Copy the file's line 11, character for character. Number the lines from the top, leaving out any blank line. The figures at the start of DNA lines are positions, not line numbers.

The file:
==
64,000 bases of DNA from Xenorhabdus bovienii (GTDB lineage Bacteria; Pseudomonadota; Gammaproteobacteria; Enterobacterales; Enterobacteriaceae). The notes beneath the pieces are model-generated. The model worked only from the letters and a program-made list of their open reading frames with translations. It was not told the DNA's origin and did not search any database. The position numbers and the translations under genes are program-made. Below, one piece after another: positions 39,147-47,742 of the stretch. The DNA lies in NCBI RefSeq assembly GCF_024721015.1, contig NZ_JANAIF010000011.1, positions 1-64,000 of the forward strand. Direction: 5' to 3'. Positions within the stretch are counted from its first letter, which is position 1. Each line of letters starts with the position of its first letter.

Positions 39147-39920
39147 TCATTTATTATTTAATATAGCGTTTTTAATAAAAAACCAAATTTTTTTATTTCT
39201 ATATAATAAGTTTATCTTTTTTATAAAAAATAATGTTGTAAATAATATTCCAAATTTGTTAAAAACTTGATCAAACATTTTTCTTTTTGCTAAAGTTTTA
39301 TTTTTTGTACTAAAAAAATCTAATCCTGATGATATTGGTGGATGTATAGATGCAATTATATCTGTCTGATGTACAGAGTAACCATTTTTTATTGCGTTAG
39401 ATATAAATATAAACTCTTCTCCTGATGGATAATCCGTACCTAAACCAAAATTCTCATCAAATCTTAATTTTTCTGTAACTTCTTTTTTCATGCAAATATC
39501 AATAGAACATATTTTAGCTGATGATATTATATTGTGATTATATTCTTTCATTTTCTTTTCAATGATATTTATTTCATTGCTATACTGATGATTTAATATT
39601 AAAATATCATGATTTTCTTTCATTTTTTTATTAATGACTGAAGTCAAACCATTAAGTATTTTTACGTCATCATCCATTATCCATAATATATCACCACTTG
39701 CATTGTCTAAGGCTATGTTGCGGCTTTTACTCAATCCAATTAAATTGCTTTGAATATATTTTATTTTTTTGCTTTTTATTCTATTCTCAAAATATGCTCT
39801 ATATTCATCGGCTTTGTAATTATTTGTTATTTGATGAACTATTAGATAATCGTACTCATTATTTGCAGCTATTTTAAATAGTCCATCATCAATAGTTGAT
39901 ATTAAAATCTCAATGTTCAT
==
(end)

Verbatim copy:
39901 ATTAAAATCTCAATGTTCAT